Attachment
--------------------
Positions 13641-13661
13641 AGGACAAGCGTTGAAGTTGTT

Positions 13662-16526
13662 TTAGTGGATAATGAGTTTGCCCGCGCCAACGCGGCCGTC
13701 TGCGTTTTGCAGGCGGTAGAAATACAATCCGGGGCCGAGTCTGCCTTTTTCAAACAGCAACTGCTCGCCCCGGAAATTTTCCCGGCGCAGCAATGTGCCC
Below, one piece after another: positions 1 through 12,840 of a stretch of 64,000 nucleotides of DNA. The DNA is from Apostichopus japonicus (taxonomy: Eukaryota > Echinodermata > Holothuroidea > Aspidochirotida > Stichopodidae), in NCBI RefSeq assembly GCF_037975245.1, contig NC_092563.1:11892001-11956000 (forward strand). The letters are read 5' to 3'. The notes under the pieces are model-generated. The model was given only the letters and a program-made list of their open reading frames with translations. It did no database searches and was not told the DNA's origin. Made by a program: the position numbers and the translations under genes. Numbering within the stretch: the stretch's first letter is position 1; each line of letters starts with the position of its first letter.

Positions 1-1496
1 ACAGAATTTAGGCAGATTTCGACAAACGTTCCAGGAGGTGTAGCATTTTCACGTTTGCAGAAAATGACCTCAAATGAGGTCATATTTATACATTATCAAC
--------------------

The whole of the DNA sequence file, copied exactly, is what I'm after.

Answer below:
Positions 13641-13661
13641 AGGACAAGCGTTGAAGTTGTT

Positions 13662-16526
13662 TTAGTGGATAATGAGTTTGCCCGCGCCAACGCGGCCGTC
13701 TGCGTTTTGCAGGCGGTAGAAATACAATCCGGGGCCGAGTCTGCCTTTTTCAAACAGCAACTGCTCGCCCCGGAAATTTTCCCGGCGCAGCAATGTGCCC
Below, one piece after another: positions 1 through 12,840 of a stretch of 64,000 nucleotides of DNA. The DNA is from Apostichopus japonicus (taxonomy: Eukaryota > Echinodermata > Holothuroidea > Aspidochirotida > Stichopodidae), in NCBI RefSeq assembly GCF_037975245.1, contig NC_092563.1:11892001-11956000 (forward strand). The letters are read 5' to 3'. The notes under the pieces are model-generated. The model was given only the letters and a program-made list of their open reading frames with translations. It did no database searches and was not told the DNA's origin. Made by a program: the position numbers and the translations under genes. Numbering within the stretch: the stretch's first letter is position 1; each line of letters starts with the position of its first letter.

Positions 1-1496
1 ACAGAATTTAGGCAGATTTCGACAAACGTTCCAGGAGGTGTAGCATTTTCACGTTTGCAGAAAATGACCTCAAATGAGGTCATATTTATACATTATCAAC